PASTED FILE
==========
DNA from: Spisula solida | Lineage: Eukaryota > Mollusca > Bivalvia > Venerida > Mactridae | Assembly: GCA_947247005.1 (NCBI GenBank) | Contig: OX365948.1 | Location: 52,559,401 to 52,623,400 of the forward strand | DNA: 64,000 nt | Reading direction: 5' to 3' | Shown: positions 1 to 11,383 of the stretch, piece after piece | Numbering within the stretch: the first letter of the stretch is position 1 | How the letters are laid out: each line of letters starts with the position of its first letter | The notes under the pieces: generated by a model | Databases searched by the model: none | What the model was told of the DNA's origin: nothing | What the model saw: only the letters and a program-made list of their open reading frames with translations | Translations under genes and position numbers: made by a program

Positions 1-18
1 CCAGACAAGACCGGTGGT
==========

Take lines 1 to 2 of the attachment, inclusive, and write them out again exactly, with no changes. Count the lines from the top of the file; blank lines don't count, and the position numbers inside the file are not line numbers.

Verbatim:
DNA from: Spisula solida | Lineage: Eukaryota > Mollusca > Bivalvia > Venerida > Mactridae | Assembly: GCA_947247005.1 (NCBI GenBank) | Contig: OX365948.1 | Location: 52,559,401 to 52,623,400 of the forward strand | DNA: 64,000 nt | Reading direction: 5' to 3' | Shown: positions 1 to 11,383 of the stretch, piece after piece | Numbering within the stretch: the first letter of the stretch is position 1 | How the letters are laid out: each line of letters starts with the position of its first letter | The notes under the pieces: generated by a model | Databases searched by the model: none | What the model was told of the DNA's origin: nothing | What the model saw: only the letters and a program-made list of their open reading frames with translations | Translations under genes and position numbers: made by a program

Positions 1-18